Understanding How Modified Sine Wave Inverters and Pure Sine Wave Inverters Work
Both pure and modified sine wave inverters take 12V DC from a battery and turn it into something that approximates the AC power normally available from the wall outlets in your home or business.
AC stands for alternating current, which refers to the fact that AC power periodically changes direction. This can be visualized as a sine wave that gently rises and falls and swaps polarity instantly when it hits zero volts.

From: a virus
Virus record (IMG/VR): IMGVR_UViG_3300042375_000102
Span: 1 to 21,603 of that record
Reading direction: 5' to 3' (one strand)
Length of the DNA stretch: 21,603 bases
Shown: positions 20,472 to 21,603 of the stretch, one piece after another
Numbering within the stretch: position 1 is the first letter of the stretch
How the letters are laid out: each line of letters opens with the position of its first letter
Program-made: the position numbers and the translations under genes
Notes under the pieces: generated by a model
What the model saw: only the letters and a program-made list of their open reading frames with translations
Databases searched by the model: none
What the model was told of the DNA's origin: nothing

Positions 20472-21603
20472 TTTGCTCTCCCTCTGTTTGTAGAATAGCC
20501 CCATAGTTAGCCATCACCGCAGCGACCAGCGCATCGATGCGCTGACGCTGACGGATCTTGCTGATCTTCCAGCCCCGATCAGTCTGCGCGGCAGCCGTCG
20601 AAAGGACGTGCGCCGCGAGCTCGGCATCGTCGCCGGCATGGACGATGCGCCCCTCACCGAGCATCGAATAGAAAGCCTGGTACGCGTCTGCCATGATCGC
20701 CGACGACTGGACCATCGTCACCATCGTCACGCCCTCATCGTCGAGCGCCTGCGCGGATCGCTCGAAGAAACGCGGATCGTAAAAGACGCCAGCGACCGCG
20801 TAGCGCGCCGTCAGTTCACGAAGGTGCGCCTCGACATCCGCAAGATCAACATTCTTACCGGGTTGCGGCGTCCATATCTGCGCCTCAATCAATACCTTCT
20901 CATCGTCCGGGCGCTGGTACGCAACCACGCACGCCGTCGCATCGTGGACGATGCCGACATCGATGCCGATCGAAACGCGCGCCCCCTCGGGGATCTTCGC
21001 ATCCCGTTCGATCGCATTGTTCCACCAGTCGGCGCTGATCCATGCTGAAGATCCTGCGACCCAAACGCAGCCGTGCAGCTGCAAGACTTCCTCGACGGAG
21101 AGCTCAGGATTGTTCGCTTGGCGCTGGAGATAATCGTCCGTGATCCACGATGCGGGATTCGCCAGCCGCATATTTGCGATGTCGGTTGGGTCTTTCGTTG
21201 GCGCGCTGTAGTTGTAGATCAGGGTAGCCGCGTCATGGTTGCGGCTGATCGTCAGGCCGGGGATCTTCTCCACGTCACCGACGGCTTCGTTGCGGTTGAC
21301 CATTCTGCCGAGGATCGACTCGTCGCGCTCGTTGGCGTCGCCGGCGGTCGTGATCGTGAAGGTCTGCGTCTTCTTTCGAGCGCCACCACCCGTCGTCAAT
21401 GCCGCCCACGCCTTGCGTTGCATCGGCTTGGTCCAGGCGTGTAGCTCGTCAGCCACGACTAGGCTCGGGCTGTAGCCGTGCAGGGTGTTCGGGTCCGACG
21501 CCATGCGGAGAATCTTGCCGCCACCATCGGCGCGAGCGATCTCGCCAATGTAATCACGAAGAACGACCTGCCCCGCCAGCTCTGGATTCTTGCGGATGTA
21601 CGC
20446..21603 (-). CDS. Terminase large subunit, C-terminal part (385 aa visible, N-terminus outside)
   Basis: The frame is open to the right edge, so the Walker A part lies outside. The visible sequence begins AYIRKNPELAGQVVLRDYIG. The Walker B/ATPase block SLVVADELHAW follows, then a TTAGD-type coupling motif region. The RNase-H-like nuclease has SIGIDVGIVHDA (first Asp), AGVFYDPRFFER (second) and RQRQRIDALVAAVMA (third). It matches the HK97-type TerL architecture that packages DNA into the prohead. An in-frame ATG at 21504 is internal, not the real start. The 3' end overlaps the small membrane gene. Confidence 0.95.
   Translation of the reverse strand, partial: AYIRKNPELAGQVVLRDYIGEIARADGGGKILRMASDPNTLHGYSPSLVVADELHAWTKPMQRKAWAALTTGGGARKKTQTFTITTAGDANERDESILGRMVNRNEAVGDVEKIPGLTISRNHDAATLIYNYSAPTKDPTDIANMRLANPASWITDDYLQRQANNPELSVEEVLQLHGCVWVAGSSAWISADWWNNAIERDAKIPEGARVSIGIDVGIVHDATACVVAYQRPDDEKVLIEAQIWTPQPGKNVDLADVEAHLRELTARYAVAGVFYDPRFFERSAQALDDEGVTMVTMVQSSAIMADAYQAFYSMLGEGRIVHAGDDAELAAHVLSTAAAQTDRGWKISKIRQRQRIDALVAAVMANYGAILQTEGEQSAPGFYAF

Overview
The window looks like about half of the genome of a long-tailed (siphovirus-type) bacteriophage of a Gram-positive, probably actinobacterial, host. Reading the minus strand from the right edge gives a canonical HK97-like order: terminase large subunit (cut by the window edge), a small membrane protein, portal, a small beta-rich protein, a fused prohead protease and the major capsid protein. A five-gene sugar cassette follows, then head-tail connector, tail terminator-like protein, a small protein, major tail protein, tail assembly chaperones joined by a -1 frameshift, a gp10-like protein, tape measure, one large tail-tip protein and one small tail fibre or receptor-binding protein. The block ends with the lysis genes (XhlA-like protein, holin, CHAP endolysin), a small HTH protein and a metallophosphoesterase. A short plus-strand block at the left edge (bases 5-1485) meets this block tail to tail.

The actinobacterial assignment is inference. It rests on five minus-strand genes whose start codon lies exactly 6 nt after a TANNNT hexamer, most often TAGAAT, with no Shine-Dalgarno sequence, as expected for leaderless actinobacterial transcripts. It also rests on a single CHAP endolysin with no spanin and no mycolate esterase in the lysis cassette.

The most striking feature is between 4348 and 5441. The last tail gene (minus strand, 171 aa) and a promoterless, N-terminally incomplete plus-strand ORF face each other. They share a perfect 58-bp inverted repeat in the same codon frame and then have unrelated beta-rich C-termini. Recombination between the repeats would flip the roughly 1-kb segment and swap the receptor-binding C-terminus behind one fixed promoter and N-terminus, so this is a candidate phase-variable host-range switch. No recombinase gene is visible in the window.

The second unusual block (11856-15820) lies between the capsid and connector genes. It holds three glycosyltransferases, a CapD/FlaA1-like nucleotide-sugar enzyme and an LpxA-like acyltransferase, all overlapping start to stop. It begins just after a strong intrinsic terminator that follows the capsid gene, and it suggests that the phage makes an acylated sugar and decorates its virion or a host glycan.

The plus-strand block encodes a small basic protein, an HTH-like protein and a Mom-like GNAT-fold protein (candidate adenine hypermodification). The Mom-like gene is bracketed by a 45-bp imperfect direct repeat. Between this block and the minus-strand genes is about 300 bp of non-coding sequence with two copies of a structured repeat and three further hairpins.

In pure sine wave inverters, the AC power produced by the inverter very closely matches an actual sine wave.
In modified sine wave inverters, In modified sine wave inverters, the polarity is very abruptly switched from positive to negative. The simplest inverters produce a square wave, where the polarity is simply flipped back and forth, while other modified sine wave inverters create a series of steps that more closely approximate an actual sine wave.
Since producing a modified sine wave is a much simpler process than creating a pure sine wave, modified sine wave inverters are typically much less expensive. The trade off is that some electronics just don’t work correctly, or may even be damaged if they aren’t powered by a pure sine wave.